The Not-So-Small World of Dog Fighting

Dog fighting worldwide

Dog Fighting may be a subculture, but it’s one that has exposure over most of the known World and doesn’t seem to show any signs of disappearing.

Today dog fighting is illegal in all 50 states in the U.S. It is also illegal in all the EU member states. Despite this, dog fights not only are organized in the U.S and the EU, but throughout many places in the World as well. Popular breeds include Pit Bulls or Staffordshire Terriers, Rottweilers, Dogo Argentinos, Japanese Tosas, Fila Brasieirs and various mixes.

• Dog fighting exists everywhere
• Some countries allow dog fighting

• Over 140,000 people involved in U.S
• Dog fighting is associated with other crime.

People tend to generally refer to football or soccer as the world sport because so many nations play it and its easy availability to people among all class level of society. Well unfortunately the same claim can be make of dog fighting. In the U.S, dog fighting is illegal on all levels to its very core. To avoid exposure, dogs are never insured or receive veterinary care. Often professionals have their own private vets who apply whatever means necessary to sustain a fighting dog’s ability.

In fact, not only are the dogs who fight victimized, but the higher plethora of dogs that are used as training dummies and practice for promising fighting dogs. Dogs that no longer are able to fight are so badly disabled they have to be killed. Often through horrific means such as drowning and electrocution. Its notoriety, which permeates the levels of everyday society, can be seen through the popularity of breeds such as Pitbulls and Rottweilers. These dogs are commonly seen as symbols of masculinity.

Dog Fighting Around the World

In Afghanistan, dog fighting was banned by the Taliban. It has resurfaced throughout the country as a winter weekend pastime. In Kabul, organized dog fights are public exhibitions that are not to the death. The value of a top dog can equal that of an automobile. In India, dog fighting is less common but exists in rural areas. It is not only illegal to dog fight, but illegal to possess dog fighting material or attend an event.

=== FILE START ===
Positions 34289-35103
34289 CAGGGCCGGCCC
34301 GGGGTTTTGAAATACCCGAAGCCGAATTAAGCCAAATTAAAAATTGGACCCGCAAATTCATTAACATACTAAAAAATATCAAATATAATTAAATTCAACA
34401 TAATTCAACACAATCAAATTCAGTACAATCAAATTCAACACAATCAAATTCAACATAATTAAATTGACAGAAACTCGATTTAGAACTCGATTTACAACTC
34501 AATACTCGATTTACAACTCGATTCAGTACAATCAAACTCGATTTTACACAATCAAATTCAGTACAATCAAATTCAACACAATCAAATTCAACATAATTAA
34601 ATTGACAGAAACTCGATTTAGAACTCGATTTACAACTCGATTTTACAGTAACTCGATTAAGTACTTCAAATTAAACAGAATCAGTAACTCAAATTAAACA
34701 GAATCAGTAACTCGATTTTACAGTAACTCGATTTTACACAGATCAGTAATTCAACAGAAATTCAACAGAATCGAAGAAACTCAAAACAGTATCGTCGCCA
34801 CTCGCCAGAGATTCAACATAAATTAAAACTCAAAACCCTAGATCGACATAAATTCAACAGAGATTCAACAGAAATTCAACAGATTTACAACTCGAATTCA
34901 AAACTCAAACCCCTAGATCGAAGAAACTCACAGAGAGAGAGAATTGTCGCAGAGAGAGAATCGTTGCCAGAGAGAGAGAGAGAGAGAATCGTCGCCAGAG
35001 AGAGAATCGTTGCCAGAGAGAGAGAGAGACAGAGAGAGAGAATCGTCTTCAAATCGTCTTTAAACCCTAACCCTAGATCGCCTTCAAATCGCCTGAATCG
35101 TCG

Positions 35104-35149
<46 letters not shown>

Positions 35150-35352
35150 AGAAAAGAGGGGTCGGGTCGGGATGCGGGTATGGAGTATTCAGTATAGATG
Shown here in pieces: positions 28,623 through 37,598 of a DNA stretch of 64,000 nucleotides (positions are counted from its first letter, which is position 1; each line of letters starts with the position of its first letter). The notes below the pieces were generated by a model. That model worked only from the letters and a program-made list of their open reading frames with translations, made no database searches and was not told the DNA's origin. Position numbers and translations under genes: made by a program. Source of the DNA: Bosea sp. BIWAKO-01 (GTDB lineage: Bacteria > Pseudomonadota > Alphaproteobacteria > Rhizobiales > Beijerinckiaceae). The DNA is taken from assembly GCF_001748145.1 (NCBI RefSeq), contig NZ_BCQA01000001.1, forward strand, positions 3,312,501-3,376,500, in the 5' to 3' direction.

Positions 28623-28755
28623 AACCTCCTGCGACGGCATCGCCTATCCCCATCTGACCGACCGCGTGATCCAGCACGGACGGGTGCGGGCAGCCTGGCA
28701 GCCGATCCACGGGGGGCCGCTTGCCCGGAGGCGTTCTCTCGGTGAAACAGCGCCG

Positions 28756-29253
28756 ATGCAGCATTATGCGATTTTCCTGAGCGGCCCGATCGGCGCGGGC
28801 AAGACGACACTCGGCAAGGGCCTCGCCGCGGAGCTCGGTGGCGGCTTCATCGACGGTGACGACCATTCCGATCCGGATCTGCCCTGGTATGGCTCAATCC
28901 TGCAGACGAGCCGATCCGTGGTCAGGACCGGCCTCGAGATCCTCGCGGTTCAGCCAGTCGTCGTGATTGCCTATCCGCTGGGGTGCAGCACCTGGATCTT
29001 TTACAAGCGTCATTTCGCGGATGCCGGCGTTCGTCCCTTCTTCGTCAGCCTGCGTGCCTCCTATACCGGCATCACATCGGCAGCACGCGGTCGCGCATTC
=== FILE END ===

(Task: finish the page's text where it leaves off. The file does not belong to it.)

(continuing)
Dog fighting

Australia has laws against dog fighting and the possession of any paraphernalia used for dog fighting. Like everywhere else that illegal, many dog fighting rings inhabit the land down under. Known to Australian gambling laws, certain breeds of dog such as the Dogo Argentino, Pit Bull Terrier and the Perro de Presa are prohibited from being imported into the country. Ownership of the last two breeds are highly regulated.

China’s tradition of dog fighting is long. Mostly practiced by the Uyghur and Hui ethnic groups, dog fighting isn’t currently illegal in China. Officials work hard to end dog fighting because illegal gambling is a larger violation. In Japan dog fighting was once so popular that samurai where allowed to pay taxes with dogs. Fully legal except in 6 prefectures including Tokyo, dog fighting is organized and has a set of rules in which owners can forfeit matches and fights.

Pakistan fully allows dog fighting and it’s highly popular in rural areas where 70% of the population lives. Millions in Rupees are made for bout so breeds are carefully bred for winning. Russia prohibits dog fighting in certain areas and in others it’s legally held. In most of South America dog fighting is illegal, but the Pit Bull leads as the most common breed for the fights that do occur.

Dog fighting in the U.S

Animal Cruelty laws came into effect in 1867. Canada outlawed dog fighting in 1892, but police are required to apprehend individual only if caught in the act. Once highly promoted, the practice is looked down upon by most Americans. According to US gambling laws, it’s a felony to practice dog fighting in the U.S. It’s also illegal to attend a dog fighter whether your directly involved or not. According to CNN, over 140,000 individuals are involved in dog fighting in the U.S either professionally or as a hobby.

Dog fighting

Also, there is growing concern among law enforcement that dog fight is more often associated with other crime such as racketeering, drug distribution and weapon sales. Gun violence is highly common over gamblers who haggle over unpaid debts. There’s also a concern of exposing dog fighting to children and carrying on the acceptance of brutality towards animals.

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